Photography and Art

Monday, January 19, 2009

New Printer and Colour Management Part II

True confessions: I was a colour management hold-out. In theory, I drank the cool-aid, but in practice, I could never bring myself to shell out a couple of hundred bucks and go through the perceived hassle of calibrating my monitor.

All this changed when I got my new Epson 4880 printer. I unpacked the printer, went through the set-up routine and loaded the paper for my first test print. Maybe it was a bad omen that the guy who delivered the printer to my retailer cut his finger badly on the crate it came in, but in a fit of optimism I loaded some nice Hahnemuhle Photo Rag Baryta paper into the printer and let it rip. Not being one to read the manual beforehand (or even to look at the paper tray), I assumed that the paper loaded face-up like my trusty R1800 printer did. After producing a very soft print on the back side of the paper, I realized that the 4880 loads face-down. Doh! I ran the paper through again and the print was very dark.

I went back and checked everything: the driver settings (letting photoshop control the settings), the ICC profile for the paper (Hahnemuhle's profile in this case) and I tried it again with the same result. The only way I could work with this printer was to turn down the brightness on my monitor to 20/100. I could barely see the navigation on Lightroom and Photoshop, but at least my prints were turning out the way I could see them on the screen.

I knew that it was time I profiled my monitor and set up my colour management flow from stem to stern. Surprisingly, I found that the price for a decent monitor calibration product had dropped to less than $100, so it wasn't as painful as it seemed. After reading the reviews on this extremely helpful site, I decided to buy the Colorvision Spyder Express 2, even though there is another good product out there called the Pantone Huey. Both are supposed to be extremely easy to use.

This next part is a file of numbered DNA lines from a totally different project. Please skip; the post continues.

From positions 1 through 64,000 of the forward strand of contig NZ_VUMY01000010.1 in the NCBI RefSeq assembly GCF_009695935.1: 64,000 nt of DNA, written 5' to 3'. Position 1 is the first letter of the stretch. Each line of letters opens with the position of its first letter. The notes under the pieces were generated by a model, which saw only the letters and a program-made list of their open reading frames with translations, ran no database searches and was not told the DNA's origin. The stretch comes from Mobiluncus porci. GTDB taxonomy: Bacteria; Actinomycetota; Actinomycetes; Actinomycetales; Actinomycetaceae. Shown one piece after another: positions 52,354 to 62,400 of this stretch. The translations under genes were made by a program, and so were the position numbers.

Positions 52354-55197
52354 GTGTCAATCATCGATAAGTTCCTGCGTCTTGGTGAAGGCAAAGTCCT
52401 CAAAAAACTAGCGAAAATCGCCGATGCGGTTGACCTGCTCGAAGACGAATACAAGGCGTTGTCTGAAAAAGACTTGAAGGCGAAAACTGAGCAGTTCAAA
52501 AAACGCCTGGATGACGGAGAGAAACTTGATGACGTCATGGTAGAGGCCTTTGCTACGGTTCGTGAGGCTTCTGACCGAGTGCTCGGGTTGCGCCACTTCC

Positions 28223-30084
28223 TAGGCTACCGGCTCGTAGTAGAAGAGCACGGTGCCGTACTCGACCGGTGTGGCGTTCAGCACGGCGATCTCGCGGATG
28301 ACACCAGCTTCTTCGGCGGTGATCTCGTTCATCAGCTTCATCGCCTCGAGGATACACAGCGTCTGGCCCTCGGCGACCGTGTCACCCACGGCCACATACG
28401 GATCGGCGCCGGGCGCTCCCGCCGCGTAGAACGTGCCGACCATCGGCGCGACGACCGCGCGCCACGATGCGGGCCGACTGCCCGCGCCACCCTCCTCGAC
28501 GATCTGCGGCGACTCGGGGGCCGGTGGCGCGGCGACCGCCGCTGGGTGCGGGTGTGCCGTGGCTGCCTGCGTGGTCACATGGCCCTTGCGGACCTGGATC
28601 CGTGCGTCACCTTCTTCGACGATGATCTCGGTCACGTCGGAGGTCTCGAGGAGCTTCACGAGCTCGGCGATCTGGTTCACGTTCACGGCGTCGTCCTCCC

The Spyder2 was an absolute breeze to set up. You just install the software, plug in the device and hang it over your monitor, wait a few minutes while it measures the intensity of various standard colours on your screen and, hey presto, your custom ICC monitor profile is done. It even shows you the before/after shots of a standard image to show you how much your colour rendering has changed.

My "after" image was much warmer than my "before". AND, the new profile matched the intensity of my monitor when it was set to the default factory settings. As a result, I can edit my pix at full intensity and rely on Photoshop to convert the image successfully from my monitor profile to my printer profile.

Why did I wait so long for this? It was such a snap!

If you are dithering about colour management and haven't bought a calibration product yet, what's holding you back? You'll spend 'way more money on waste paper than you will on the calibration device. Trust me!

No comments:

Post a Comment